Great Pagoda restoration, Royal Botanic Gardens, Kew

Restoration of the Great Pagoda

Update 30/07/2018

Polly Putnam, one of the Historic Royal Palaces curators who has worked for the last 2 years on the restoration of the Great Pagoda, has kindly provided us with the text of the speech she made at the re-opening of the Great Pagoda, described in the update below.

Here is the text – it is a fascinating and very personal account of the meticulous research behind the restoration, uncovering definitive evidence that the dragons were indeed an original feature of the design.

Polly Putnam Great Pagoda opening talk

Update 13/07/2018

In recognition of our sponsorship of one of the newly restored dragons, we were invited by Historic Royal Palaces  to the opening of the Great Pagoda yesterday in the presence of His Royal Highness the Prince of Wales.

 

 

 

 

 

The Prince of Wales at the opening

The Pagoda is now open to access so you can climb to the top and take in the panoramic views across the Gardens and beyond. The dragons are most easily seen from the outside though you can see their snouts and the occasional claw if you look hard from inside.

The dragons restored

The ground floor entrance has been transformed with information on the history of the Pagoda, a panel showing who contributed to the restoration, including the Kew Society, and two large encased automata – turn the handles and different objects and figures in the scene start to move. Below is a picture of the Director of the Royal Botanic Gardens, Richard Deverell admiring one of the installations which depicts William Chambers, the architect of the Pagoda, visiting Canton.

Richard Deverell admiring the automata

At each level the floor you have reached is shown in beautiful lettering. Here is the number 5 – the level occupied by our dragon.

The floral lettering for the number of each level

At the top floor are equally beautifully executed descriptions of the vistas, including our dragon’s view of the Royal Observatory.

 

 

 

 

 

 

 

 

There is no doubt that the restoration was necessary. Here is a photo of one problem area now addressed:

Update 04/07/2018

The Great Pagoda within the Royal Botanic Gardens has been beautifully restored to its former glory. The meticulous work has been overseen by the Historic Royal Palaces. The Kew Society sponsored 1 of the flight of 80 dragons which were one of the original  features of the Pagoda. Our dragon is on level 5, position 6, and, appropriately we think given our concerns for the heritage of Kew, faces the historic King’s Observatory.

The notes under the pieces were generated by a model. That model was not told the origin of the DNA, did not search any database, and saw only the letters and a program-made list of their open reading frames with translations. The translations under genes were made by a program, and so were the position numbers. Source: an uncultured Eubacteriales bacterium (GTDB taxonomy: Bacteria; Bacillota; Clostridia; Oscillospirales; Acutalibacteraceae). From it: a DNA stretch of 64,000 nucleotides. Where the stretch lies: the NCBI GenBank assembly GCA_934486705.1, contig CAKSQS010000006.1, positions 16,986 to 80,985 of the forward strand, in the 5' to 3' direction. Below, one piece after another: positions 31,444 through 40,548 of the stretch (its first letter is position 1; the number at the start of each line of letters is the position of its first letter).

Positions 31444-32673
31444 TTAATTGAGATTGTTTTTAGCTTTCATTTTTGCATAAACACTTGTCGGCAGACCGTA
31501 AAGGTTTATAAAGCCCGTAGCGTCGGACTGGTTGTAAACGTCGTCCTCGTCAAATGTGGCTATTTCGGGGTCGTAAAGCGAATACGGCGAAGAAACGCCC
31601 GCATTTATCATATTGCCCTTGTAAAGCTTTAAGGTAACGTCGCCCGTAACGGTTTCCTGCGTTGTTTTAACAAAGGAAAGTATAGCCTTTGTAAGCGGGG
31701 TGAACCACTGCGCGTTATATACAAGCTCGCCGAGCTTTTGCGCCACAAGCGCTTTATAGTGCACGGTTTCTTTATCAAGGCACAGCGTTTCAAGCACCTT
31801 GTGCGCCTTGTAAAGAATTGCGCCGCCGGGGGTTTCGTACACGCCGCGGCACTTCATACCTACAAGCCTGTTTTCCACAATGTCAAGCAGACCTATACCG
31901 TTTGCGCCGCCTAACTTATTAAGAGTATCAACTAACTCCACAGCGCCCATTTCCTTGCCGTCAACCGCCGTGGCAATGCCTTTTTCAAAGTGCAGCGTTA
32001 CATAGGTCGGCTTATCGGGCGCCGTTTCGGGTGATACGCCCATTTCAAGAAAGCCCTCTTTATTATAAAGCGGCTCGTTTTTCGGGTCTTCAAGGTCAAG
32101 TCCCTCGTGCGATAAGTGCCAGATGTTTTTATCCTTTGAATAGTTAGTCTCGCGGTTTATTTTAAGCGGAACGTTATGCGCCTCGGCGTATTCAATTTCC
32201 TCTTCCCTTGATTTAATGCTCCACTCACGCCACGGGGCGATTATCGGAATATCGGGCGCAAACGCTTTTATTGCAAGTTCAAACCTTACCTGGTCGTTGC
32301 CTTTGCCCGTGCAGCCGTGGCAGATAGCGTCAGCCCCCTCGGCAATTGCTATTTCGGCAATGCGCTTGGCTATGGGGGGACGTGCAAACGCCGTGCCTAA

You can see our dragon here:
You can see more background to the history of the Great Pagoda here: https://www.kew.org/kew-gardens/attractions/great-pagoda
And on the King’s Observatory here: https://en.wikipedia.org/wiki/King%27s_Observatory

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EVENTS

Event Information:

  • Fri
    25
    Jan
    2019
    10:30 amThe National Portrait Gallery

    We are delighted to offer members a talk at The National Portrait Gallery about Thomas Gainsborough’s career, from youth to maturity which tells the story of an 18th century provincial artist’s rise to metropolitan fame and fortune.

    Tickets cost £25 per person

    After the talk there is an opportunity to view the exhibition, featuring over 50 works, including some that have never been on public display in the UK before and offers a unique insight in the private life and motivations of one of Britain’s greatest artist.

    Gainsborough, King George III’s drawing master, was reported to have given Queen Charlotte drawing lessons, during the then fashionable rage for his eccentric style. She also owned a number of his landscape drawings.

    Gainsborough often visited his friend Joshua Kirby, who had been appointed Clerk of Works to George III, staying at no.25 Kew Green and chose to be buried in a modest tomb in St Anne’s churchyard.

    The National Portrait Gallery offers step-free access via the shop entrance on St Martin’s Place and a ramp at the Orange Street entrance. The lecture theatre is also wheelchair accessible. However, the nearest underground stations of Leicester Square and the Embankment do not have lifts.

    Click here to buy tickets online (with fees)

    Click here to download booking form to pay by cheque (no fees)